£1bn Royal Navy destroyer HMS Dauntless returns to sea with new engines after years of dockside limbo

AFTER five years of being docked alongside in military ports, £1bn destroyer HMS Dauntless is finally taking her first tentative steps back out to sea following a major multi-million pound overhaul of her dodgy engines.

By Tom Cotterill
Wednesday, 15th June 2022, 11:58 am
Updated Wednesday, 15th June 2022, 12:10 pm
HMS Dauntless pictured returning to sea after 770 days at Cammell Laird shipyard in Birkenhead, near Liverpool.
HMS Dauntless pictured returning to sea after 770 days at Cammell Laird shipyard in Birkenhead, near Liverpool.

The hi-tech Portsmouth-based warship set sail from the Cammell Laird shipyard, in Birkenhead, yesterday afternoon to begin a major series of tests.

Barring her trip from Portsmouth to Birkenhead, it is the first time the vessel has been at sea since 2016, following a deployment to the Gulf.

As previously reported, Dauntless had spent years in limbo awaiting a huge refit of her engines, which suffered from an embarrassing design flaw that has seen some Type 45 destroyers breaking down in warmer waters.

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Dauntless’s return to the water marks a major milestone in the navy’s £160m project to replace the engines of its fleet of six destroyers.

As the warship left Cammell Laird on Tuesday, she was given a flypast by Typhoon fighter jets.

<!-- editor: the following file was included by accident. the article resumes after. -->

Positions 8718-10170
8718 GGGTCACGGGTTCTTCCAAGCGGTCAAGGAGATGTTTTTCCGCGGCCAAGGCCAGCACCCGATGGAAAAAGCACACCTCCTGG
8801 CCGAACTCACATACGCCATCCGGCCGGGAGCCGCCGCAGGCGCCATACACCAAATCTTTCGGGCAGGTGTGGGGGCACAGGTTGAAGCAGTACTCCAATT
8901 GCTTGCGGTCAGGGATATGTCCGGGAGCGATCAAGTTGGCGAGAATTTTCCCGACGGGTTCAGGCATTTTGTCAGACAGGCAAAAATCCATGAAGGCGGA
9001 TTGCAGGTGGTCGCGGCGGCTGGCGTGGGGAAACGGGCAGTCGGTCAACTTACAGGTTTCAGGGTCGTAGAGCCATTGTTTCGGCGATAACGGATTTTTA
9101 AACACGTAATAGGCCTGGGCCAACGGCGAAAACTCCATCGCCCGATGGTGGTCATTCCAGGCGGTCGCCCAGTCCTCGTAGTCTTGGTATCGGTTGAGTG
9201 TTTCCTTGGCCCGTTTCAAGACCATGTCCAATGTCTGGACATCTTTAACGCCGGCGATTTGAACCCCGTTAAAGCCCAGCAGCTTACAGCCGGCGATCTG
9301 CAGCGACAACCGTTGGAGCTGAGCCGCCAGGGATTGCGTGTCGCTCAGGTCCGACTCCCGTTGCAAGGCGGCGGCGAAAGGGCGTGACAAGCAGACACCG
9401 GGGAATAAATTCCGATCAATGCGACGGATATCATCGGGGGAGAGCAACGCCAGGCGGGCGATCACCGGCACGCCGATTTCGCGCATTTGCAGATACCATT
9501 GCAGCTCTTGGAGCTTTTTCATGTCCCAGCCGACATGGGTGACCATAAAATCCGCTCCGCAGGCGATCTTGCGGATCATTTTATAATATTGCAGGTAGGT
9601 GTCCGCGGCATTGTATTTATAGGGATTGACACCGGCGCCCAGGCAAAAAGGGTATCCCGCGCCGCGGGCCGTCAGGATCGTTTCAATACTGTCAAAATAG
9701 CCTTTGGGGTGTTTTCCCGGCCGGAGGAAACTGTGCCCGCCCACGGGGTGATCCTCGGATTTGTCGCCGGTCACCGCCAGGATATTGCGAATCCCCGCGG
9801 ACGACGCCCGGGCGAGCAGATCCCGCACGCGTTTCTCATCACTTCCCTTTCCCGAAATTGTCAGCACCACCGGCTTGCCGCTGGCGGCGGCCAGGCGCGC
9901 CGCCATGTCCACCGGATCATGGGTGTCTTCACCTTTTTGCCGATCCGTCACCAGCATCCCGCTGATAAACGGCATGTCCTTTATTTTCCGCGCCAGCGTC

A message on the ship’s official Twitter account said: ‘Farewell Merseyside!

Some of Dauntless's ship's company pictured on the destroyer's deck as she heads to sea.

‘We will miss the wonderful views of Liverpool, but now it is time to test our improved engines as we head back to sea - where we belong.’

Dauntless is expected to remain at sea for several weeks as the ship is tested to the limit. If all goes well, she could return to the fleet later this year.

The ship’s return to the water marks the next chapter in the lengthy ‘power improvement project’ by the navy to replace the unreliable engines of the Type 45s.

It had been hoped the upgrade programme would be completed by the mid 2020s.

Typhoon jets pictured during a flyby over HMS Dauntless

However, the project has been beset with delays and setbacks and won’t be completed until 2028.

The upgrade programme was branded ‘an absolute disaster’ earlier this year by Admiral Lord Alan West, a former First Sea Lord

In a bid to speed up the upgrades, dockyard workers from Portsmouth have been drafted in, with defence giant BAE Systems switching some of the power upgrade work from Cammell Laird to Portsmouth Naval Base.

Among those destroyers to be switched included HMS Dragon, the third Type 45 to undergo the improvement work following on from Dauntless and HMS Daring.